Get Over You is bristling with some achingly cool elements: the undertone of French house production, mixed with electro synths that erratically work their way to prominence at various points during the track. Sophie Ellis-Bextor is also able to play up her aloof, posh persona by delivering a withering – yet oh-so-polite – dismissal: “I’ve let you stay a while, now I am getting bored, no substance in your style, and you’re not the man you thought that you were”. It never feels that she’s taking herself too seriously, though. There’s a wry glee exuded by Get Over You, like the over-accentuated pre-chorus: “You had me taken IN, but know I’ve found you OUT, and I won’t go through that again; you’ve always had to WIN, you’ll have to go with-OUT, you don’t know where to STOP…”, that shows Sophie Ellis-Bextor can be fun without sacrificing credibility.

And nowhere is that more accurate than the chorus, with its appropriately quaint parting shot: “Go, go, go, go, go, I’ll get over you, you drive me crazy up the wall, think you’re Mr know-it-all…”. There’s a wonderful juxtaposition between the opulent production and the matter-of-fact lyrics that characterise Sophie Ellis-Bextor’s distinctively quirky charm. And it stood out as ever so slightly testing the boundaries of what mainstream pop stars could look and sound like. That is, perhaps, why Get Over You doesn’t feel jarring or objectionable as a late revision to Read My Lips. Sophie Ellis-Bextor now had a licence to create music like this, and it was fascinating to see how creatively she responded.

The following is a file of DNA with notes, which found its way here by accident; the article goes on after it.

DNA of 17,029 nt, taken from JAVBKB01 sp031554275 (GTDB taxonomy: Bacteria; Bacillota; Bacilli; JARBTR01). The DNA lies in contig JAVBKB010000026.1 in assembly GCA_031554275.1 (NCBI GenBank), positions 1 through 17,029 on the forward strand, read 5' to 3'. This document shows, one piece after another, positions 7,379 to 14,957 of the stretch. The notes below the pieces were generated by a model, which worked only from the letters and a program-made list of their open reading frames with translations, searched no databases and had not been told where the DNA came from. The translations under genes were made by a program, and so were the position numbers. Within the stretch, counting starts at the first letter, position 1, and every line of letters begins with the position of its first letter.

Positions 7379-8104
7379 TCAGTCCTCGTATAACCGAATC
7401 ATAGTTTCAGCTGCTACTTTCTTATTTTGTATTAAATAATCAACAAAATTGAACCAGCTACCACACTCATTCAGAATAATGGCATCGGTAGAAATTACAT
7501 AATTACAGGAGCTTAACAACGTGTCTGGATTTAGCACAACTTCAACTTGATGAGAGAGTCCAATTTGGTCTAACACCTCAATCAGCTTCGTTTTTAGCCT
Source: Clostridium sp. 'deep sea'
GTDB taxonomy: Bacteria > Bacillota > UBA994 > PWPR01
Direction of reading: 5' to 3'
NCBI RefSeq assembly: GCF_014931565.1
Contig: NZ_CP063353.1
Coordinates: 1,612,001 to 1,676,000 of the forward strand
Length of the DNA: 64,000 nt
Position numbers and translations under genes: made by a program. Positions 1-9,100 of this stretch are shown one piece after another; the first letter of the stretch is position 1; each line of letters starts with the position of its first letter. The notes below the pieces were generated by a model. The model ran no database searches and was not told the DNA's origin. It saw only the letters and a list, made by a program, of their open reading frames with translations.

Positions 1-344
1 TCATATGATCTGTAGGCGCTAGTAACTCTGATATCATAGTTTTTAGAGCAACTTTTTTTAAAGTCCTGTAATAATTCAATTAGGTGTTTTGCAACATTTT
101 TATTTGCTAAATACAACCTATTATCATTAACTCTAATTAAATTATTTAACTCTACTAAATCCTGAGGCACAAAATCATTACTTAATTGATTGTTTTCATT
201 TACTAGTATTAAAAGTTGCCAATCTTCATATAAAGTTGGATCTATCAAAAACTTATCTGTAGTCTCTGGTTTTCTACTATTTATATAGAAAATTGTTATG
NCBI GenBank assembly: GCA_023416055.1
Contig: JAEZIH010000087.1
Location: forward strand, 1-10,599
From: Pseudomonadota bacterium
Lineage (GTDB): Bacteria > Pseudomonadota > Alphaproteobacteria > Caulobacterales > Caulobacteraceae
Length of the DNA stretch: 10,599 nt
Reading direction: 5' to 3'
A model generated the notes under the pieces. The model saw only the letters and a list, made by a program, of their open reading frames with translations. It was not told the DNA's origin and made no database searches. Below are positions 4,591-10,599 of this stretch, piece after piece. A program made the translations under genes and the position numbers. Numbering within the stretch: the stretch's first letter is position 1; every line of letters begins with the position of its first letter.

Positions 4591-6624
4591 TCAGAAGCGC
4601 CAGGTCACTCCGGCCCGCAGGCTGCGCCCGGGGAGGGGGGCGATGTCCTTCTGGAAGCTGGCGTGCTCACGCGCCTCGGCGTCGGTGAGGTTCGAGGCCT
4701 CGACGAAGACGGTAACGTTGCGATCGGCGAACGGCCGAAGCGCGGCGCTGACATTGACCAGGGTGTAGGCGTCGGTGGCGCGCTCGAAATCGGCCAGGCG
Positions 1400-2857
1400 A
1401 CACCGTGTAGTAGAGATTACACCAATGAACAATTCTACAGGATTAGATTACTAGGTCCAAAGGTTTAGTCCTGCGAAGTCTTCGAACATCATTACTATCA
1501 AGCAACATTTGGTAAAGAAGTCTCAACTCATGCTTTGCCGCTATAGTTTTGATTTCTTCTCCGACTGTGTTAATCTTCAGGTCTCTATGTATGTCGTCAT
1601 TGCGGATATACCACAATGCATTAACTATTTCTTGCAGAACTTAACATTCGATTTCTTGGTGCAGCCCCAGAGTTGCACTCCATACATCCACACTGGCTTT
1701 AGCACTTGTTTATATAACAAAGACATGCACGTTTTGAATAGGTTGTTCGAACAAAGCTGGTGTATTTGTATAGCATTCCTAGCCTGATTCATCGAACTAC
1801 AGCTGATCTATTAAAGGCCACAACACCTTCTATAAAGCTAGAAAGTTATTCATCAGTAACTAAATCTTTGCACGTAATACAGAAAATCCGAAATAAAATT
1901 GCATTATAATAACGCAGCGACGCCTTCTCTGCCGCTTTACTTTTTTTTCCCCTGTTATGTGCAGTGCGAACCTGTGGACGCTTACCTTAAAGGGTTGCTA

Coming as a mid-campaign relaunch for Read My Lips, the music video for Get Over You is brilliantly realised in continuing to cement Sophie Ellis-Bextor’s identity while creating a visual impact. She’s shown as a bridalwear shop window mannequin – surely a knowing nod to her frequently-commented-upon angular facial features – who comes to life and struts through a neon-infused retail district. There’s such attention to detail in the make-up; Sophie Ellis-Bextor and the extras have a suitably waxy, plastic appearance and are choreographed to move as though their joints are hinged. She escapes the display – with a dramatic explosion of glass – and, now in proper human form, peels off her wedding dress to reveal a vivid pink outfit. Walking along the street, Sophie Ellis-Bextor casually flicks her hand towards the other storefronts, which (audibly) explode as other mannequins join her. It would have been easy – perhaps even tempting – just to have everyone else turn human and start adopting more natural movements too. Instead, a steadfast commitment to the style, which remains consistent throughout, makes the video impressionably striking. Any misgivings about Sophie Ellis-Bextor’s ability to maintain her commercial presence suddenly seem redundant.